venue statutes, which expand the number of counties in which an offense may be prosecuted, have
been enacted. See id. arts. 13.01–13.30. These statutes are a “species of codified ‘substantial 7
contacts’ jurisdiction; thus, for venue to lie, the defendant, his conduct, his victim, or the fruits of
his crime must have some relationship to the prosecuting county.” Murphy v. State, 112 S.W.3d 592,
604 (Tex. Crim. App. 2003) (quoting Soliz, 97 S.W.3d at 141). The Legislature has specified the
types of contacts that satisfy this “substantial contacts” threshold for various offenses. Soliz,
97 S.W.3d at 141. “While some of the special venue statutes expressly apply to identifiable Penal
Code offenses, other special venue provisions apply by virtue of the particular facts of the case rather
than the specifically charged offense.” Murphy, 112 S.W.3d at 604. Compare Tex. Code Crim.
Proc. arts. 13.12 (applicable to false imprisonment and kidnapping prosecution), 13.13 (applicable
to prosecution of criminal conspiracy), 13.14 (applicable when prosecuting bigamy) with id. arts.
13.01 (applicable to “offenses committed wholly or in part outside this State”), 13.04 (applicable to
The Court of Criminal Appeals has explained that these special venue statutes have been7 enacted for various reasons, such as: (1) the difficulty of proving precisely where the offense was committed, see, e.g., Tex. Code Crim. Proc. art. 13.04 (offenses committed close to county boundaries may be prosecuted in either county); (2) the location where evidence of the crime is found, see, e.g., id. art. 13.08 (theft may be prosecuted in county where actor unlawfully obtained property or where he transported it); (3) the effect that a crime may have upon several different counties, see, e.g., id. art. 13.02 (forgery may be prosecuted in county where writing was originally forged or in any county in which forged document was used or attempted to be used or where it was deposited for collection, or, if forgery relates to land, in county where land itself is located); or (4) the effect that the actor may have upon various counties, see, e.g., id. art. 13.13 (criminal conspiracy may be prosecuted in county in which agreement was made, where it was to be carried out, or where any conspirator performed any act to achieve an object of conspiracy). Soliz v. State, 97 S.W.3d 137, 141 (Tex. Crim. App. 2003). 9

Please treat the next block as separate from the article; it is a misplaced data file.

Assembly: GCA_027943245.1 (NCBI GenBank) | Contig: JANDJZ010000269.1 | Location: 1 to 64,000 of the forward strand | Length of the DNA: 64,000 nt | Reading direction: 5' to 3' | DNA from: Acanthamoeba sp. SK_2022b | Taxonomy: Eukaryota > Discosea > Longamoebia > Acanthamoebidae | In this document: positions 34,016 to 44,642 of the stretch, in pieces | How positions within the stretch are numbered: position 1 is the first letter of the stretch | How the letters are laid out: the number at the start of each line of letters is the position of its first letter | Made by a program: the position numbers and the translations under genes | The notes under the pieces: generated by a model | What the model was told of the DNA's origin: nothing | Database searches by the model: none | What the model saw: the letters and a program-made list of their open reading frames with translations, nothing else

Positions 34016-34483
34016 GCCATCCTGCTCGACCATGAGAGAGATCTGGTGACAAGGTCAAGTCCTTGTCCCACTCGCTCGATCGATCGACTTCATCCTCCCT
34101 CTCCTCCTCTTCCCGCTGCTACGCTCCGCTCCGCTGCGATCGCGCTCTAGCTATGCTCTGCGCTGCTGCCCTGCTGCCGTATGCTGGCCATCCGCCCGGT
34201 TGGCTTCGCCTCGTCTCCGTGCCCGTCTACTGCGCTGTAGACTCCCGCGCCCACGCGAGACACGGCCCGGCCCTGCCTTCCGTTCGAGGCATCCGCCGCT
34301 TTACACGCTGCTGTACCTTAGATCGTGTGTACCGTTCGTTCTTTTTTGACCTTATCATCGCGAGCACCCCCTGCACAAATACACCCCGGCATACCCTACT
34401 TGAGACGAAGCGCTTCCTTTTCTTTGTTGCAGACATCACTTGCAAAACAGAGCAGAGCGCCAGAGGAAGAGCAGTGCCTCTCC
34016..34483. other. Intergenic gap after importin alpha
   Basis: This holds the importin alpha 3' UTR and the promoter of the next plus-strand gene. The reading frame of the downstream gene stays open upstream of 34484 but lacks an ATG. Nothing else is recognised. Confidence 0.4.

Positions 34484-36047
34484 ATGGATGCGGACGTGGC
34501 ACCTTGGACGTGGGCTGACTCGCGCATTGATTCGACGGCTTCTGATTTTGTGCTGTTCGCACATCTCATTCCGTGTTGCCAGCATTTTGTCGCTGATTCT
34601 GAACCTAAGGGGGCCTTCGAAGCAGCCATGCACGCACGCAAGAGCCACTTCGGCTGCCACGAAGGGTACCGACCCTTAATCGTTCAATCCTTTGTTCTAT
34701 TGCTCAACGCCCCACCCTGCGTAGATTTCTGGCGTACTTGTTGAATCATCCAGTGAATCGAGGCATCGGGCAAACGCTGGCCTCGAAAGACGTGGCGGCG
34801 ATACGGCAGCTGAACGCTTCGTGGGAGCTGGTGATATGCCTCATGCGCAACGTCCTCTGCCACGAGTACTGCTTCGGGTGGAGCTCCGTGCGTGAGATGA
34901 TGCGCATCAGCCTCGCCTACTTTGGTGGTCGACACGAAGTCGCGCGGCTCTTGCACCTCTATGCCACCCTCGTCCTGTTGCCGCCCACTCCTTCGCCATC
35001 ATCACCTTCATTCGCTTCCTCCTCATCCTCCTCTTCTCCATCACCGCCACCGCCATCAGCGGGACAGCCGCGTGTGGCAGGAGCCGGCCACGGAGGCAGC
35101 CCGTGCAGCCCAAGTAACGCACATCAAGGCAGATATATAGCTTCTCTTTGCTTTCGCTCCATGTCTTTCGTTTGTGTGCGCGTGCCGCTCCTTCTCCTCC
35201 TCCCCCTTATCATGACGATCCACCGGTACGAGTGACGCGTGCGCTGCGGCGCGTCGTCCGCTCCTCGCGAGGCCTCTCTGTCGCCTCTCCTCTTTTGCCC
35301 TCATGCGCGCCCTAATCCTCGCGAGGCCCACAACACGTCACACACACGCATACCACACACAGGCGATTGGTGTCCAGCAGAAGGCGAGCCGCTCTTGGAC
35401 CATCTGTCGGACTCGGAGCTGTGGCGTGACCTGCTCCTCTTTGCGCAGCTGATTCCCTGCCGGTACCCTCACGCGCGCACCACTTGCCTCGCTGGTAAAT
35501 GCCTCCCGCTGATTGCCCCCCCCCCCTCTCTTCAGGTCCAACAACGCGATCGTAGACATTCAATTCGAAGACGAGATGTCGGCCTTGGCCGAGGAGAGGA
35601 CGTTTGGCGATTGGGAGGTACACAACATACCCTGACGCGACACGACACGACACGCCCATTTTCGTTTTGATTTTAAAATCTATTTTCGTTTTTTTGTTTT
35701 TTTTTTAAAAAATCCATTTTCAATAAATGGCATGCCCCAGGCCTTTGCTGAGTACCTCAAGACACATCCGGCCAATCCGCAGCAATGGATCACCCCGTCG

“offenses committed on the boundaries of two or more counties, or within four hundred yards
thereof”), 13.06 (applicable to offenses committed on rivers or streams), 13.07 (applicable in case
in which victim receives injury in one county and dies in another).
Venue in a criminal case need be proven only by a preponderance of the evidence.
Murphy, 112 S.W.3d at 604; Fairfield, 610 S.W.2d at 779; Dewalt v. State, 307 S.W.3d 437, 457
(Tex. App.—Austin 2010, pet. ref’d); Blankenship, 170 S.W.3d at 681; see Tex. Code Crim. Proc.
art. 13.17 (“To sustain the allegation of venue, it shall only be necessary to prove by the
preponderance of the evidence that by reason of the facts in the case, the county where such
prosecution is carried on has venue.”). Venue may be proven by circumstantial or direct evidence.
Black v. State, 645 S.W.2d 789, 790 (Tex. Crim. App. 1983), overruled on other grounds by
Schmutz, 440 S.W.3d at 37–39; Stanley v. State, 471 S.W.2d 72, 77 (Tex. Crim. App. 1971), vacated
in part on other grounds by Stanley v. Texas, 408 U.S. 939 (1972); Dewalt, 307 S.W.3d at 457. In
addition, the trier of fact may make reasonable inferences from the evidence to decide the issue of
venue. Dewalt, 307 S.W.3d at 457; Thompson v. State, 244 S.W.3d 357, 362 (Tex. App.—Tyler
2006, pet. dism’d); Edwards v. State, 97 S.W.3d 279, 285 (Tex. App.—Houston [14th Dist.] 2003,
pet. ref’d). Further, “[v]enue will stand if it is sufficient under any one of the venue provisions the
jury was instructed upon.” Murphy, 112 S.W.3d at 605; accord Pizzo v. State, No. 03-14-00701-CR,
2017 WL 1046279, at *9 (Tex. App.—Austin Mar. 10, 2017, pet. ref’d) (mem. op., not designated
for publication); Dewalt, 307 S.W.3d at 457.
On appeal, we presume that venue was proved in the trial court unless it was disputed
in the trial court or the record affirmatively shows the contrary. Tex. R. App. P. 44.2(c)(1); see
Meraz v. State, 415 S.W.3d 502, 506 (Tex. App.—San Antonio 2013, pet. ref’d); Hays v. State,
370 S.W.3d 775, 785 (Tex. App.—Texarkana 2012, no pet.); Witt v. State, 237 S.W.3d 394, 398–400
(Tex. App.—Waco 2007, pet. ref’d); Blankenship, 170 S.W.3d at 681. A motion for directed verdict
specifically challenging the proof of venue timely raises and preserves the issue for appeal.8
Thompson, 244 S.W.3d at 362 (citing Black, 645 S.W.2d at 791); see George E. Dix &
John M. Schmolesky, 40 Texas Practice: Criminal Practice and Procedure § 5:73 (3d ed. 2017)
(“If the appellant moved for directed verdict of not guilty when the State rested and included the
claim that venue was not shown, that makes venue an issue and precludes the presumption
When reviewing whether there is legally sufficient evidence of venue, we view all
the evidence in the light most favorable to an affirmative venue finding and determine whether any
rational trier of fact could have found by a preponderance of the evidence that venue was proper.
Dewalt, 307 S.W.3d at 457; Gabriel v. State, 290 S.W.3d 426, 435 (Tex. App.—Houston [14th
Dist.] 2009, no pet.); Witt, 237 S.W.3d at 398–400; Duvall v. State, 189 S.W.3d 828, 830 (Tex.
App.—Houston [1st Dist.] 2006, pet. ref’d); Vanschoyck v. State, 189 S.W.3d 333, 336 (Tex.
App.—Texarkana 2006, pet. ref’d). If there is evidence establishing venue by a preponderance, we
are not authorized to reverse the judgment on sufficiency of the evidence grounds. Dewalt,
307 S.W.3d at 457; Gabriel, 290 S.W.3d at 436.